An early visitor was David Rubinson, who fetched up at the Ark to watch The Sparrows, a band he was producing for Columbia Records. The Sparrows would soon rename themselves Steppenwolf, but it was the support act that stole his attention. “Moby Grape was the best American band I’d ever seen,” he recalls. “I was completely blown away. Everybody could sing. But Mosley and Spence were the energy. They were both murderously intense. So I rented an apartment for my wife and son, and we stayed in San Francisco until I got them signed to Columbia.”

Moby Grape

Moby Grape (Image credit: Getty Images)

Rubinson took the band (above, with Spence on the right) into a Hollywood studio in March 1967. The resulting album, simply titled Moby Grape, was a flashing distillation of West Coast pop. Searing R&B rubbed up against pithy balladry, and huffy garage-rock jostled for space with echoey weirdness and killer harmonies. These were songs as artful as they were urgent, fizzing with a very peculiar intensity. Unlike most of their Bay Area peers, the band didn’t concern themselves with lengthy jams or improvised blues, and instead wrote concise rock songs that cut through the hippie-dippy bullshit.

Songs such as Omaha and Indifference showed that Spence was a master when it came to great chord changes and sudden hooks. “They came in to listen to the first couple of takes,” Rubinson remembers of the sessions, “and Skip was upset: ‘David, that’s not enough. When I hear it I don’t wanna hear it with my ears, I wanna hear it here!’ He was pounding on his chest.”

Moby Grape remains a landmark debut. “It’s in my top three albums of all time,” says uber-fan Chrissie Hynde. “Years later I realised that I’d lifted something for The Pretenders. I was listening back to Someday [co-written by Spence] and thought: ‘Wow! That’s where I got Talk Of The Town.’”

Moby Grape did well, reaching No.24 in the US and hanging around the Billboard chart for the best part of six months. But fate was already conspiring against the band. Columbia had poured obscene amounts of money into a disastrous press launch at San Francisco’s Avalon Ballroom, carpeting the venue with orchids and handing out hundreds of bottles of Moby Grape wine. 

In an act of pure hubris, the label took the decision to release five singles at the same time, convinced that each would be a massive hit. Instead the radio stations were confused as to which one to play. The upshot was that only Omaha charted – at a desultory No.88. If ever there was a band that didn’t need the hard sell, it was Moby Grape.

Intrigued by the hype, the authorities came calling. The night of the Avalon bash ended with Spence, Lewis and Miller being arrested at a party, and held (wrongly) on suspicion of dope possession and contributing to the delinquency of minors. All charges were soon dropped, but the headlines ensured Moby Grape now had a reputation.

Promoters began pulling gigs. Columbia reacted by sending the band out on a tour supporting the Mamas And The Papas. It didn’t go well. Unruly behaviour and storming stage performances only undermined the more mellow headliners. The Grape were soon kicked off the tour.

But these were mere trifles compared to the real damage. In their naïvety, the band had unwittingly signed away their publishing rights to Matthew Katz. And the rights to the band name. It was a decision that would haunt them for decades.

“We were going to sign for Elektra,” explains Lewis, “but were already signed up to Katz for the Moby Grape name. Elektra said we could change it if we wanted. But Katz went to Skippy and said: ‘We don’t want these guys to throw you out like the Airplane did, right? Well, you’re gonna have to get them to sign the name over to me because then I can protect us.’ So Skippy did that. Then Katz betrayed him. Skippy took that on himself as his failure. He believed in people with a faith beyond reason. And when they didn’t conform to his highest hopes it would destroy him.”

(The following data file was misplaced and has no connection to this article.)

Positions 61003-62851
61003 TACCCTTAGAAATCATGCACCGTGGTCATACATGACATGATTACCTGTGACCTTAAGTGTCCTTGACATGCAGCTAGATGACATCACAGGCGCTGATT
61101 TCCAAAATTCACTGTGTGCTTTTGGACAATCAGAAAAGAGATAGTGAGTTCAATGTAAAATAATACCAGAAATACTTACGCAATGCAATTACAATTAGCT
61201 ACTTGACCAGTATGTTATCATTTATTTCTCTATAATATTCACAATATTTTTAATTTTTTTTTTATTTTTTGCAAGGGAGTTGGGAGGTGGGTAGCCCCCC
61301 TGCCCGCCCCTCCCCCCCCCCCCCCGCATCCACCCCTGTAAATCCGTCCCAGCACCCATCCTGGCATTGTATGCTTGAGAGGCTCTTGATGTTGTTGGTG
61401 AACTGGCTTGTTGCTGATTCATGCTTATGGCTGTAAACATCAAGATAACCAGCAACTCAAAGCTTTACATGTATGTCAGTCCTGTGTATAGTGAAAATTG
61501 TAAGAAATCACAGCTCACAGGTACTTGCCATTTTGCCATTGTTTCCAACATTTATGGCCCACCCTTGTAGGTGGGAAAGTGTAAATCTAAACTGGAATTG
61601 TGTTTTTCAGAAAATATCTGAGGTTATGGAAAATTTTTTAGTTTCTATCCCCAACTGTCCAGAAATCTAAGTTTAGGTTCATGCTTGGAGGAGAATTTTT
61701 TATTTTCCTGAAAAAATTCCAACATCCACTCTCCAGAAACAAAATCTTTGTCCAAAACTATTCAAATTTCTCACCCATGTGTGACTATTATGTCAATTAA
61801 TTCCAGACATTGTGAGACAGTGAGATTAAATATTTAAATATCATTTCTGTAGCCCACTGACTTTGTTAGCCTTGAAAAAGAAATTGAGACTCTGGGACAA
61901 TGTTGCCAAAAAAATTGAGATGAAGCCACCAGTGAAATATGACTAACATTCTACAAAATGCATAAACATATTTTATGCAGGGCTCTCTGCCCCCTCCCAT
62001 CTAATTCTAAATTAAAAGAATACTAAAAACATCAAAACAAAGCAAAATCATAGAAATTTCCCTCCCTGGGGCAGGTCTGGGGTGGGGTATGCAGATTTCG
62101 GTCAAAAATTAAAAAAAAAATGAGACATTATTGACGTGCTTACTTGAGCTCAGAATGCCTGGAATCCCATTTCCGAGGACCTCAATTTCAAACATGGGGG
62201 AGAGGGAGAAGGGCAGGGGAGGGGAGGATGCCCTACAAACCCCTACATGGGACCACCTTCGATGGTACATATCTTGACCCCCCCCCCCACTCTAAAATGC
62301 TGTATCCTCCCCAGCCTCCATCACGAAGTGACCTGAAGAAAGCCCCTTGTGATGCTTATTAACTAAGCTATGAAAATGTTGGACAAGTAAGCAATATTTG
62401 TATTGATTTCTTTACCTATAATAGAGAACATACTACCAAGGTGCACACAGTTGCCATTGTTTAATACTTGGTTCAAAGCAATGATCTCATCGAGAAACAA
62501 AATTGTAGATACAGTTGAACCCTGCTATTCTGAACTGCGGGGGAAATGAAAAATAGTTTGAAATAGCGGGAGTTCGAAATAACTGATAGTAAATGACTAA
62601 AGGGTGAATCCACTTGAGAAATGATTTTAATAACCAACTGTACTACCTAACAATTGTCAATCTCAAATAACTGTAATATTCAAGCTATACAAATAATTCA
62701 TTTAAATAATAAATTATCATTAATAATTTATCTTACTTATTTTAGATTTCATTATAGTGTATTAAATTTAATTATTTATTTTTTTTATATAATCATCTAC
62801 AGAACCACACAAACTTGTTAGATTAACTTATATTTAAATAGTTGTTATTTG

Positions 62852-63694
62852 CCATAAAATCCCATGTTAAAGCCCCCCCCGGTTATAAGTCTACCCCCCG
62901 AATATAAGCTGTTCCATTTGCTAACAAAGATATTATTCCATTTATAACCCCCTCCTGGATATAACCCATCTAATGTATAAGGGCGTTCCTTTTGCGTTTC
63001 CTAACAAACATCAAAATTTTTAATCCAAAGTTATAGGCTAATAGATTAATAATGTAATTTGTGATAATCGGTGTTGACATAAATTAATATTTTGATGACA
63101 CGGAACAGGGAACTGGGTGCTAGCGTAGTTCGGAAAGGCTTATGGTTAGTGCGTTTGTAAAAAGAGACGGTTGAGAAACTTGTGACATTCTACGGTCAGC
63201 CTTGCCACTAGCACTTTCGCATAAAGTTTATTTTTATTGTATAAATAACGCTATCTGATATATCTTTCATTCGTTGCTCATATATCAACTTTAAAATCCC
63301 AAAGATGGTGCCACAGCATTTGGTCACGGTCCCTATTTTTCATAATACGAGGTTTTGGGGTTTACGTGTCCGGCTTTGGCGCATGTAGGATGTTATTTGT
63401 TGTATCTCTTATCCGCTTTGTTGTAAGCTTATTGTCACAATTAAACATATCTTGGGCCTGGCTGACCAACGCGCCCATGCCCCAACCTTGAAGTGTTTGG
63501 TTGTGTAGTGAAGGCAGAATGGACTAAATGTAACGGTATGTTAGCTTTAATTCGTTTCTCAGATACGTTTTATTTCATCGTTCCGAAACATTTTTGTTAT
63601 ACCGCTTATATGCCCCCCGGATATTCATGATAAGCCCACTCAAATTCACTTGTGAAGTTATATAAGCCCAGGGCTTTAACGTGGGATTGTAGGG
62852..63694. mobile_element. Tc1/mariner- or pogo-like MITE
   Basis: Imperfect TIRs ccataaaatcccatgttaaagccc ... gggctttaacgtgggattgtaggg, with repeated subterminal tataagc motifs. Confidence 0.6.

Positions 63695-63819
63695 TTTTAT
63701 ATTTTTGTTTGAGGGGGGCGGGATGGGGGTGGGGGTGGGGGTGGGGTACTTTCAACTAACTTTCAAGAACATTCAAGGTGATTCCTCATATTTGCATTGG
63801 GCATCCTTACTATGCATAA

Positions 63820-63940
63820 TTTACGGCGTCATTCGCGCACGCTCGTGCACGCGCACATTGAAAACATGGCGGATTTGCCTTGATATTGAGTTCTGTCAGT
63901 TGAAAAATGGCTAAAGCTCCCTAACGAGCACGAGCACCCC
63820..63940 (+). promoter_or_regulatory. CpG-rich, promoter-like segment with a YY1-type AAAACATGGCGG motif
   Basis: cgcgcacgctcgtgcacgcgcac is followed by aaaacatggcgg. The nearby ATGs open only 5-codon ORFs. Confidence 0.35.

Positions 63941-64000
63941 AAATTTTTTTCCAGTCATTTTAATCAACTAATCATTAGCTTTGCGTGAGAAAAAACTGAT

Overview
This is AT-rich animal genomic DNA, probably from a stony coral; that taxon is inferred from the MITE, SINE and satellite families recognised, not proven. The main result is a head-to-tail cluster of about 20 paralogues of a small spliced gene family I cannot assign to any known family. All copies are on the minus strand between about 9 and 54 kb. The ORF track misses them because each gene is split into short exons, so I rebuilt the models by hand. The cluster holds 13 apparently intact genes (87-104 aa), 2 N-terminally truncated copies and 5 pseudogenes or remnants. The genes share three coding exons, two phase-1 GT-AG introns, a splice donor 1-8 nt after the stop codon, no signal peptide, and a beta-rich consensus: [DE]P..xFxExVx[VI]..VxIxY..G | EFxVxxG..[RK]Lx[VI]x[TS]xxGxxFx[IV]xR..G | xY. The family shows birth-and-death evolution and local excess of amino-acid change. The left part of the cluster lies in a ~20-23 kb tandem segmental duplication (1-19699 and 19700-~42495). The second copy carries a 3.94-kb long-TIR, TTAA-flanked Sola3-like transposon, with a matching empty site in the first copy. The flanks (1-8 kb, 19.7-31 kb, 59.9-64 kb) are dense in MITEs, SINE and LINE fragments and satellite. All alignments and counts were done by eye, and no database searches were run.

If Spence had yet to realise the full consequence of the Columbia deal, what happened next was far more disturbing. In an attempt to curb the band’s wild partying, the record company insisted that the Grape repair to New York for their second album, Wow. The result was a series of disjointed sessions. Lewis even quit temporarily at one point and headed home in an attempt to save his failing marriage.

Spence contributed Funky-Tunk, Motorcycle Irene and the bizarre Just Like Gene Autry: A Foxtrot. The latter featured old-time radio broadcaster Arthur Godfrey, who was recording in the studio next door, introducing what amounted to a pre-war dance orchestra parody. The song came with instructions to play it at 78rpm.

By contrast, Seeing (which failed to make the final cut) offered a window into an increasingly troubled soul. ‘Can’t beat a dream of death today,’ Spence sings, ‘Hard to get by when what greets my eye takes my breath away.’ It closes with what sounds like a desperate plea for his own sanity.

“Jesus Christ, what a great song,” Rubinson marvels. “He sings it so beautifully, then starts going: ‘Save me!’ He was talking about this horrible woman that he’d met. Joanna was a groupie who scored the drugs – blue cheer [a pill that combined LSD and Methedrine] or whatever it was. That’s who I think he was writing it to. Skip was a medium and would simply express what was coming through him.”

According to the Grape, Joanna was a self-proclaimed white witch. She and Skip had been living in Greenwich Village, ingesting all manner of hallucinogens. For a man whose temperament was already hovered at the extremities, it was all too much. “Skippy got in with a bad crowd and was doing a lot of drugs,” sighs Jerry Miller. “One day he’d be looking good. The next time I saw him, his beard looked like he’d chopped it off with an axe, he was all sweaty and not making much sense.”

Things came to a head when the delusional Spence took a fire axe from the Albert Hotel, where the band were staying, and went looking for Don Stevenson, believing him to be possessed. Having hacked down the drummer’s door, only to find the room empty, he jumped in a taxi and headed to the studio. Skip’s quarry wasn’t there either. In fact the only people around were Rubinson and engineer Roy Halee.